“You can be proud of the work we are doing in Hardin County’s schools,” he said.

The six districts within the county system are partnering with each other, but also with businesses and schools of higher learning to train young people to perform jobs and learn marketable values.

“Each of the schools is looking for opportunities to work within their communities,” said Price.

The businesses willing to assist in monitoring programs, job shadowing or training programs should contact the local superintendents of the Alliance.

Students today are encouraged at an early age to identify an interest, Price said, and the schools are working to help make that interest a career.

The success of the new direction in education will depend on business leaders like those attending Thursday’s luncheon, he continued.

“Ultimately, you are our partners,” he said.

Following Price’s presentation, Hardin County Chamber and Business Alliance Director Jon Cross announced two new programs being developed by his office to assist in the partnership between local businesses and school districts and the development of connections between young professionals.

One program, announced Cross, will develop a job and career fair in February. The program will bring an estimated 500 high school seniors and local college students together with area business leaders to recruit full-time or part-time employees for summer jobs or internships. There are expected to representative available from manufacturing, agriculture, education, financial, healthcare, retail and service industries.

“As a first-of-its-kind-event for our community,” Cross said, “not only does it give students the opportunity to explore more career pathways and interview for job opportunities, it allows businesses to recruit a skilled and viable workforce and helps our community attract and retain a younger generation to live, work and prosper in Hardin County.”

The Alliance will also be developing a Young Professionals Alliance for young people between the ages of 21 and 40. The group will work together in networking, educational and social opportunities, said Cross.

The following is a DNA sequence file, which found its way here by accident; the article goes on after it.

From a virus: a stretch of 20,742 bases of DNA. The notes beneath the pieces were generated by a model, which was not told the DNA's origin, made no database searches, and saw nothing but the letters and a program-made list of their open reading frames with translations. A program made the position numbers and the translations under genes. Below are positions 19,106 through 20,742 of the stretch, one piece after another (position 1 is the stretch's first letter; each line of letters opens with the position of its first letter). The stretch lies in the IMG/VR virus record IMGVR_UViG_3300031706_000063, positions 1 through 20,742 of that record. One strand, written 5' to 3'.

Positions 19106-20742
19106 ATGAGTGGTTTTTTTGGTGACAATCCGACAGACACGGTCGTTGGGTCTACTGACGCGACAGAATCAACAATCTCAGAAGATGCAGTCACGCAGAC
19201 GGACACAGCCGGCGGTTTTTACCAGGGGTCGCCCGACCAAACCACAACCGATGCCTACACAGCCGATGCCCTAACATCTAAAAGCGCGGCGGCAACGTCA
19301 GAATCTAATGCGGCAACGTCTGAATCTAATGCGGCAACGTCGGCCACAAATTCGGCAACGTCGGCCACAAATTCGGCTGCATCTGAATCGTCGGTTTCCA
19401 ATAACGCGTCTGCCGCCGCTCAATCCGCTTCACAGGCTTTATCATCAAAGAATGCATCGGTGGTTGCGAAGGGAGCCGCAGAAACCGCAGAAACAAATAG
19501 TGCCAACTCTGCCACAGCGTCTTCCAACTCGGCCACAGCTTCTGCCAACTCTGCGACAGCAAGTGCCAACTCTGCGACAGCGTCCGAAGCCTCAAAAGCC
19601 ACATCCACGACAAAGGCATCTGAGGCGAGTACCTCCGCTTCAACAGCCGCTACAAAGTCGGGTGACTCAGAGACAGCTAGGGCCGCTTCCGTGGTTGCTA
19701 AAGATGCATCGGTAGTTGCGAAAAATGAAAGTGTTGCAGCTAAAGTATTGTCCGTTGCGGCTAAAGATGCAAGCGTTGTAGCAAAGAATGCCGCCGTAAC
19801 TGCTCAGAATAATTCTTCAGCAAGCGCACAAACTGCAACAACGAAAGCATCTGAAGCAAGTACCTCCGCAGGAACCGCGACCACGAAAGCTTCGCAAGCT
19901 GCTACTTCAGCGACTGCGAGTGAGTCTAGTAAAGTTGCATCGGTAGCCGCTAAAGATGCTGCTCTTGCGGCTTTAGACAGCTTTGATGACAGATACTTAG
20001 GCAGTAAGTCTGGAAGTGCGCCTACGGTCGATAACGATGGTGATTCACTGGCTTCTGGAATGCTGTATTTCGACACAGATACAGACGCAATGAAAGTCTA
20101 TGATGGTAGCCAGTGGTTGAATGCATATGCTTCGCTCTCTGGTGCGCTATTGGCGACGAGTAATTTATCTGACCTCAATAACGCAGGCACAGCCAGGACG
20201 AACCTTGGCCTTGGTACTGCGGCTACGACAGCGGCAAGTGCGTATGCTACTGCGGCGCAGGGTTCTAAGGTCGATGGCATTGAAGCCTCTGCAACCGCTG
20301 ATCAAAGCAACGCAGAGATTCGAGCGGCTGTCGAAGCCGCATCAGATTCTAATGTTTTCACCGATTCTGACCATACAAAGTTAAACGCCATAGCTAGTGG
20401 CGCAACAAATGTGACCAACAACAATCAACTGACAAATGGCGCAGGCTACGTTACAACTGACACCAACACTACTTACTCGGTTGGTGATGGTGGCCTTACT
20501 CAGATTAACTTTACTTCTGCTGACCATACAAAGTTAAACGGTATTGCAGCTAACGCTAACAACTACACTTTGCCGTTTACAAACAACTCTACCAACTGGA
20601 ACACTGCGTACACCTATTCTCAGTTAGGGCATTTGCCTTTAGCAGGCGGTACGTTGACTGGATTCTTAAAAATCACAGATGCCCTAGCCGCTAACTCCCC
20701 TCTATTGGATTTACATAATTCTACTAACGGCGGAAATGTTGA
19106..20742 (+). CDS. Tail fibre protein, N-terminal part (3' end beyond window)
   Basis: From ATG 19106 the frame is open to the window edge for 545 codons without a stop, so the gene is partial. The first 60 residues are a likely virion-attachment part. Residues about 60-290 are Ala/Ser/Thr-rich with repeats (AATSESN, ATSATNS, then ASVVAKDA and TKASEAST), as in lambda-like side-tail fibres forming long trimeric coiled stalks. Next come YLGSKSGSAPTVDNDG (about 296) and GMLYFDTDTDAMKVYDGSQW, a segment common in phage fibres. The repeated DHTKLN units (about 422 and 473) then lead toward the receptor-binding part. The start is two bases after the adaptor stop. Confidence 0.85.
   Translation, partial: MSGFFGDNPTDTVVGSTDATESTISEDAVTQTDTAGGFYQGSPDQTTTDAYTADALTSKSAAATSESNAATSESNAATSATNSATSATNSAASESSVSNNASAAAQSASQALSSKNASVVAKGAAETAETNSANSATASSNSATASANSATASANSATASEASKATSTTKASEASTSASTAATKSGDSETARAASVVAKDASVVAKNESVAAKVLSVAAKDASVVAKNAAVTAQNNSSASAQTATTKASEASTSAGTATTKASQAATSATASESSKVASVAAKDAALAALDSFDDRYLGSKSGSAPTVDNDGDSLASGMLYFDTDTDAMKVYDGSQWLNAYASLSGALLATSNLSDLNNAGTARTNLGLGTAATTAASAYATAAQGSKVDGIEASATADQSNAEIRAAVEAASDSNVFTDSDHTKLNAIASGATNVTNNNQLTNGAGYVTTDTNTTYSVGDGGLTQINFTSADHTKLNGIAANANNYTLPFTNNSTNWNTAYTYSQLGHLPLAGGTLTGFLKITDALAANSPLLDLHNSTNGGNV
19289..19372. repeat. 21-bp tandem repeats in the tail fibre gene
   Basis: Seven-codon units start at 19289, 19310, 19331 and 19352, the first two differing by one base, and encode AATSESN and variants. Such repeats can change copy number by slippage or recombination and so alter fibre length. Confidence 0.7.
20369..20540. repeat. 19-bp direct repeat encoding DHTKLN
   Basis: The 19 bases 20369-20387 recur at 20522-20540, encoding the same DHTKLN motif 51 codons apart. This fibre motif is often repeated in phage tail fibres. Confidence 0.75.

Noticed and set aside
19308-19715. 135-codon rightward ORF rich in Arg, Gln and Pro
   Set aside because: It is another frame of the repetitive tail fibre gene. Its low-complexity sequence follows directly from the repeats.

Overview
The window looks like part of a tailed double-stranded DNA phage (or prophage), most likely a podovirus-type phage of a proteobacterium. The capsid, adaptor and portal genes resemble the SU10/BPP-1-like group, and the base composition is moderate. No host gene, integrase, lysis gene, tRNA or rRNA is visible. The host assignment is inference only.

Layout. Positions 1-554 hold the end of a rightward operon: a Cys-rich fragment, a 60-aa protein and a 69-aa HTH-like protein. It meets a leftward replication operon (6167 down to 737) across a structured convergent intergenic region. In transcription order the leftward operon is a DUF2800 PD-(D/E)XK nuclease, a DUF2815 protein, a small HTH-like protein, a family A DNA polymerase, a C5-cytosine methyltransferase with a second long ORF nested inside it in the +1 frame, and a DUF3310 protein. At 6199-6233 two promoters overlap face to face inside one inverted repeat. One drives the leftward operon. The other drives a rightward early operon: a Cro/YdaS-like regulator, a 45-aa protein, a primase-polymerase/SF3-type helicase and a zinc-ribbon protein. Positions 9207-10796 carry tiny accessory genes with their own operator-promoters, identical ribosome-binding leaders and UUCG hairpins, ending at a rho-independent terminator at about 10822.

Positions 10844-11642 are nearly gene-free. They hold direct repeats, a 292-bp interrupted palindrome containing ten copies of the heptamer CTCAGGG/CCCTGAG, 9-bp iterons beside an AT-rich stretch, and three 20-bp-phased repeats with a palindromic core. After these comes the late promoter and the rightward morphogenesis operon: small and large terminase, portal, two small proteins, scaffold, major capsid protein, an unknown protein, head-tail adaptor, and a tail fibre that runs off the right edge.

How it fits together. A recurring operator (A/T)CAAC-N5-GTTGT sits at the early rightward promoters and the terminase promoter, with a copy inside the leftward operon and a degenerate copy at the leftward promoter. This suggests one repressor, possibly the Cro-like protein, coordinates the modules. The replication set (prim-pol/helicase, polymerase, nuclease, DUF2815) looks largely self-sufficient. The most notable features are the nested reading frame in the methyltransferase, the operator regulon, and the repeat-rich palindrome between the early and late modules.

By DAN ROBINSON
Times staff writer

 


November 19, 2016

Area students will begin training for jobs in the near future which may not be fully developed today.

Ohio Hi-Point Career Center Superintendent Rick Smith reported to the Hardin County Economic and Community Development Committee Friday morning that within two years his school will begin offering classes in smart technology.

It will be an opportunity for students to be on the cutting edge of self-driving automotive and drone technology which will be unique worldwide.

There are plans in place for development of the technology to be tested on U.S. 33 between Dublin and Bellefontaine, using the Transportation Research Center located between Bellefontaine and Marysville.

Hi-Point enrolls students in Union, Logan, Champaign and Hardin counties, he noted.

There will be need for people to design and develop sensors, switches and communication devices for the project to track the automated vehicles.

“This is a large project,” said Smith after the session.

“It will involve TRC, Ohio State, Michigan, ODOT, Carnegie-Mellon and more. This is a chance for students to help lay the foundation for a whole new job market.”

Cars are already being developed with lane sensors and automatic braking systems, he noted.

It has been predicted that within 15 years, most cars on the highway will be automatically driven.

“This is one of the few places in the world where we could expand the models and develop these type of jobs,” Smith said.